So we come to the Second Amendment; the right of the People to keep and bear arms. The United States Supreme Court has ruled this is an individual right in District of Columbia v. Heller. Now that right is under attack. Some say the founding fathers never envisioned AR15 rifles. They never envisioned motor vehicles either however we have no difficulty extending the protections afforded in the Fourth Amendment to an automobile. They never envisioned the telephone or computer, yet emails to Congress speaking against legislation are protected and telephone calls are afforded a measure of privacy.

As people rally for limitations on the Second Amendment, where are the people who rallied to protect the Fourth Amendment when the Bush Administration sought expansion of wiretapping authority under the Patriot Act for calls coming into the United States from suspected terrorists? Where are the people who saw the end of civil liberties in the communication between the FBI and national intelligence agencies aimed at preventing further terrorist attacks? Where are the self-appointed bastions of liberty who spoke out against the “due process” violations perpetrated by holding prisoners seized on foreign battlefields in Guantanamo Bay, Cuba? Where are they and how have they decided that the Second Amendment is not worthy of the same level of protection?

The motivations of any man are known only to him. However, the prudent and cautious person looks past the words of another to consider the consequences of the actions and plans pursued. The Bill of Rights is not a multiple choice test. It is all in, all the time. The framers of our Constitution knew this. They also knew the alternative to the protections provided in the Bill of Rights. They tried oppressive government and they did not care for it. Given the choice, they were clear that freedom was a better pursuit. However, they never promised that pursuit would have a finish line.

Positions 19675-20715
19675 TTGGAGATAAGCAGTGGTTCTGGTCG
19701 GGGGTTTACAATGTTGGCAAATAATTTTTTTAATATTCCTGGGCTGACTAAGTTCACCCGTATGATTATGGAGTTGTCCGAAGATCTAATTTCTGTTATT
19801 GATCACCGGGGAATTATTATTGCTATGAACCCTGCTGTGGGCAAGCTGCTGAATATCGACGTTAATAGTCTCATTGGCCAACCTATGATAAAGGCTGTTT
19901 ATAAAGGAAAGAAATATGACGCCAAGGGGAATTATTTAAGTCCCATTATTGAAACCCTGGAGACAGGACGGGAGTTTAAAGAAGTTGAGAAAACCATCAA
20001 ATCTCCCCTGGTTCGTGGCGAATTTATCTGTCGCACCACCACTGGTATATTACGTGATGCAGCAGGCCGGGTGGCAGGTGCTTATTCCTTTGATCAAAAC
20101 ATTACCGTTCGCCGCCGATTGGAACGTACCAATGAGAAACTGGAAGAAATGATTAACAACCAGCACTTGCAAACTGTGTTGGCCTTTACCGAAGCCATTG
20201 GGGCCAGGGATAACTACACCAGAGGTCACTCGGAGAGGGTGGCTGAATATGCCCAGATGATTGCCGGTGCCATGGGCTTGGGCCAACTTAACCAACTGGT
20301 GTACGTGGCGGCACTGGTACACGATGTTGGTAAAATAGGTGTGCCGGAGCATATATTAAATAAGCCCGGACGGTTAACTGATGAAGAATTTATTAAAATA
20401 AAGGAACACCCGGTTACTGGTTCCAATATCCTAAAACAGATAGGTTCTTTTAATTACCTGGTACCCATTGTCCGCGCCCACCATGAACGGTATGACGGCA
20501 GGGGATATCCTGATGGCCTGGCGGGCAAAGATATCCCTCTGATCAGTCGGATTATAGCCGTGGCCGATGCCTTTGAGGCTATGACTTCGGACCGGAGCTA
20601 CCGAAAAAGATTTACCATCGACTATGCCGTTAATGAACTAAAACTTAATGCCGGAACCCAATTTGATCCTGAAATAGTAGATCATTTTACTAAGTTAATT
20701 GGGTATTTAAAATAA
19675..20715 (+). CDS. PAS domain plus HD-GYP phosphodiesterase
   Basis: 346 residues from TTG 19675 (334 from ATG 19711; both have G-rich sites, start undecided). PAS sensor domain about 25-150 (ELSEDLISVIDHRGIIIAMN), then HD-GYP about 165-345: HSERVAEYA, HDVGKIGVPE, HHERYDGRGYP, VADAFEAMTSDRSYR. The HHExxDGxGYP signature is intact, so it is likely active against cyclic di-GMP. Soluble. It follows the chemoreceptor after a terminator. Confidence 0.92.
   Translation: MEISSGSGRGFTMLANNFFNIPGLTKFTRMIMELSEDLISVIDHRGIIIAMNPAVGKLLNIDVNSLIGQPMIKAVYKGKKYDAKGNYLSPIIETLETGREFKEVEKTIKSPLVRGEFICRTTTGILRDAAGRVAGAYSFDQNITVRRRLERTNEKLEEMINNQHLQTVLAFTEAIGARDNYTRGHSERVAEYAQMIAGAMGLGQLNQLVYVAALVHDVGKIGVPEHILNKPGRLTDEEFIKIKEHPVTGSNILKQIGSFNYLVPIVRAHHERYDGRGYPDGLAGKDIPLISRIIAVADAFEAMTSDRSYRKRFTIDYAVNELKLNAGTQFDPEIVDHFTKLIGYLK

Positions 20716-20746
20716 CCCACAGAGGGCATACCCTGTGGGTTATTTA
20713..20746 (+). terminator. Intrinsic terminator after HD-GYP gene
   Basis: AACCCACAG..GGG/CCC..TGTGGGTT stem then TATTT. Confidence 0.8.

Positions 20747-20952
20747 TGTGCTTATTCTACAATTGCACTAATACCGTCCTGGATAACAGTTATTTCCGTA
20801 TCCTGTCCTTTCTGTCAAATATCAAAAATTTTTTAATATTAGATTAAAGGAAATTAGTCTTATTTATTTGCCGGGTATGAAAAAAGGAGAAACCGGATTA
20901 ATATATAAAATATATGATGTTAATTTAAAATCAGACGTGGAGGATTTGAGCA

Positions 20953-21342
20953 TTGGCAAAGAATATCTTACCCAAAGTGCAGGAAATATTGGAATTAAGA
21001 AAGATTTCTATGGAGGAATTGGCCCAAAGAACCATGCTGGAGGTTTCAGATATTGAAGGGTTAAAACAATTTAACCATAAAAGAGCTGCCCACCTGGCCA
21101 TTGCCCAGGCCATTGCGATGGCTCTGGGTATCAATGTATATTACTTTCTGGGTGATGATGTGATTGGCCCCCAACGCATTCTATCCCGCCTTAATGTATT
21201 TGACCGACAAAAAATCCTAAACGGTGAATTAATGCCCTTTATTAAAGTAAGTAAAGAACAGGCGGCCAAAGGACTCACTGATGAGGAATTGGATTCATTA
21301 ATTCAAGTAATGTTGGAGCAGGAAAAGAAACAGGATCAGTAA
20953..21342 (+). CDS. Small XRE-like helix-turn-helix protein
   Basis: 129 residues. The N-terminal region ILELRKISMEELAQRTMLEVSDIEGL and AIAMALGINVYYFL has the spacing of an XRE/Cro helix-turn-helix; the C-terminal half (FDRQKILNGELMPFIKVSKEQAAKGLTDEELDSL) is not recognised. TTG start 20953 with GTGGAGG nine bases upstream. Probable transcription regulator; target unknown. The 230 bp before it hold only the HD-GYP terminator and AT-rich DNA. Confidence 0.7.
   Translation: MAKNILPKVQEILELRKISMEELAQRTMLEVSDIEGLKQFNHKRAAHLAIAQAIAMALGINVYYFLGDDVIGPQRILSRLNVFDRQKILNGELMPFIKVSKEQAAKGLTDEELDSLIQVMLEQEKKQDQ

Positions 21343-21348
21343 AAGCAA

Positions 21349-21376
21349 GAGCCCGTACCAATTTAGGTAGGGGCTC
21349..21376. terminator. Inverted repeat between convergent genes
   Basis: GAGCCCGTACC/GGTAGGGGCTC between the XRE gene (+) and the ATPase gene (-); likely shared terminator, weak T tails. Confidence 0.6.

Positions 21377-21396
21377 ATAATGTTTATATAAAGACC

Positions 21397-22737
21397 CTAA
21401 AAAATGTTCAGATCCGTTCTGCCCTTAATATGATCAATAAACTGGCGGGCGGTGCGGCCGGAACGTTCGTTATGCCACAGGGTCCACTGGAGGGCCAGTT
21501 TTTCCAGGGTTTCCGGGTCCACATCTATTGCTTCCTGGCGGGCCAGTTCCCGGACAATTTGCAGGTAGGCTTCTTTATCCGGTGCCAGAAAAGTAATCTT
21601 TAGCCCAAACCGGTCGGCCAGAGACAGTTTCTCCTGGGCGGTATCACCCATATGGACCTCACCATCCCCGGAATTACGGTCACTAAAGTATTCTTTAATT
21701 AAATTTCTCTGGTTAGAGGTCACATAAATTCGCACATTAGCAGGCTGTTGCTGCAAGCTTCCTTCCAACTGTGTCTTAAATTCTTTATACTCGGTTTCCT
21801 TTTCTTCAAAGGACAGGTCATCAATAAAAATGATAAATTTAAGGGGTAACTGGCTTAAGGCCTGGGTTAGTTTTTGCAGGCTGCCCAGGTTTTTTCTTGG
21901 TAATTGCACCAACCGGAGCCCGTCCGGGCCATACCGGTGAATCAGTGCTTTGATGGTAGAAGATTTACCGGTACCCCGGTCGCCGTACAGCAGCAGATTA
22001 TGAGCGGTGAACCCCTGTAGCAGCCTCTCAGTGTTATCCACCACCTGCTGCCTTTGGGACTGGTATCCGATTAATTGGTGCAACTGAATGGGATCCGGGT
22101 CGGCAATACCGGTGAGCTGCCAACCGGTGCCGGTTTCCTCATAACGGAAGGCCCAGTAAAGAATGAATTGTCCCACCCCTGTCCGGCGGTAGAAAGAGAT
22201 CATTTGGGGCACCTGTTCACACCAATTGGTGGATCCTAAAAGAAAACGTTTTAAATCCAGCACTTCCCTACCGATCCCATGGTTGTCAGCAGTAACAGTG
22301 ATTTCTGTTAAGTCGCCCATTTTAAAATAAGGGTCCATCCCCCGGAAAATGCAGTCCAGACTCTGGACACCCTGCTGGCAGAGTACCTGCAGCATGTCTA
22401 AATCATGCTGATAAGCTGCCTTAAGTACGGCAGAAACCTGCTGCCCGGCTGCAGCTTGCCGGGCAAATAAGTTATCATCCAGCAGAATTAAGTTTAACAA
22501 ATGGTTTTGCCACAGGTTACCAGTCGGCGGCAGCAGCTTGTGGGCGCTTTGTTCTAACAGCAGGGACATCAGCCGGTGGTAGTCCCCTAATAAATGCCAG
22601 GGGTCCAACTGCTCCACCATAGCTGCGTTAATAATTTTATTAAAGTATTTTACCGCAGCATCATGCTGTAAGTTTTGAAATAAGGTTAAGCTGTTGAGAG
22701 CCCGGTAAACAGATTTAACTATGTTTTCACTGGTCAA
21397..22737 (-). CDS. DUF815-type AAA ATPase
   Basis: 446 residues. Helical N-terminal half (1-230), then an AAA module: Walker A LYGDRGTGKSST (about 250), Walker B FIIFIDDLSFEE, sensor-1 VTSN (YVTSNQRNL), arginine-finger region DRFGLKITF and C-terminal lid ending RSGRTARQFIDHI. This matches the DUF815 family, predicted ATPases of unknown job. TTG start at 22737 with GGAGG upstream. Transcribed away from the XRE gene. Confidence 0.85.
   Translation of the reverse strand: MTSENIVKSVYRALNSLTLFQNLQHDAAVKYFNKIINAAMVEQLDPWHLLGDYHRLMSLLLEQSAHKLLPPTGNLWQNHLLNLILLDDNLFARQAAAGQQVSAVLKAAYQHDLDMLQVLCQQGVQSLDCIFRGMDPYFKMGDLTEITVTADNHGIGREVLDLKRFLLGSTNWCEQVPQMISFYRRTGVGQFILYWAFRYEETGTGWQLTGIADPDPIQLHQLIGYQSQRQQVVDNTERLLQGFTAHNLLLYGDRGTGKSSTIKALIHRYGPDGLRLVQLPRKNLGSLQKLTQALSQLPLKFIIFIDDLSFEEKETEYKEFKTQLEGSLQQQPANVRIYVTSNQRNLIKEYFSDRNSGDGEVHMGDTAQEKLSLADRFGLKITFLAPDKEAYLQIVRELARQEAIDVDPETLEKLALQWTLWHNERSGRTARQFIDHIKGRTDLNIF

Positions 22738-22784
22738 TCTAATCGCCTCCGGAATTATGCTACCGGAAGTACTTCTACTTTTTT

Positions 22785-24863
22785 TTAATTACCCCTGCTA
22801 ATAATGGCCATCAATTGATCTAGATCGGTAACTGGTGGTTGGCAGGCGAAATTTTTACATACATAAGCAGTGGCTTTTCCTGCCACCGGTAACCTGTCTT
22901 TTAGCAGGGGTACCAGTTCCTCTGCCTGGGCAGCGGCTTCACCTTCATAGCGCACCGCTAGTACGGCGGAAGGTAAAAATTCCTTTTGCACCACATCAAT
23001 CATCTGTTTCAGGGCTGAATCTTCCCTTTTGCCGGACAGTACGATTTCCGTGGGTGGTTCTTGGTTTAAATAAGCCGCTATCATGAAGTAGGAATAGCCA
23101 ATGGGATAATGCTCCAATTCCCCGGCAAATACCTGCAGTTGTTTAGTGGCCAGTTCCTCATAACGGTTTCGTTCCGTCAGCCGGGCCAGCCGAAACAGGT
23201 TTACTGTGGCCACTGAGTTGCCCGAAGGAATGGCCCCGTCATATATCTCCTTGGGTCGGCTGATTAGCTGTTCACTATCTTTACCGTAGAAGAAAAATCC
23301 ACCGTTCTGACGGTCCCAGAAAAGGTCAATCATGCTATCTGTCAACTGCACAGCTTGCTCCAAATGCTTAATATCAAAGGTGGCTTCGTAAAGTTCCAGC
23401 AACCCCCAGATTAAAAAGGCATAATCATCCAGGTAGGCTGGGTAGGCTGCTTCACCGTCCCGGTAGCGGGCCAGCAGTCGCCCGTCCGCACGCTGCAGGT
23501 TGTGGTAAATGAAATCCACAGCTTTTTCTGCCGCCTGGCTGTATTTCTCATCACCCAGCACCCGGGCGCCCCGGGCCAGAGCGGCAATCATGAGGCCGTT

Civil courts provide meaningful remedies against private intrusions against our Constitutional rights like a boss who prevents you from praying at your desk or a neighbor who prevents you from placing a religious statue on your lawn. The real fear the Framers knew all too well was the efforts by an oppressive and intrusive government that cannot be meaningfully addressed in any court. The Bill of Rights provides protection against government oppression. As part of the government, LEOs have an obligation to support private liberties as well as limitations on government at all levels.  We cannot pick and choose the rights we will protect and defend. The Bill of Rights is not a menu.

Upon leaving Independence Hall at the close of the Constitutional Convention in 1787, a woman famously asked Benjamin Franklin a question. “Well Doctor what have we got a republic or a monarchy.” He replied, “A republic, if you can keep it.” The Bill of Rights was proposed two years later and became formally adopted upon ratification by three fourths of the states in 1791. Two hundred twenty-two years later, Mr. Franklin’s question still stands: “Can we keep it?”

Stay safe.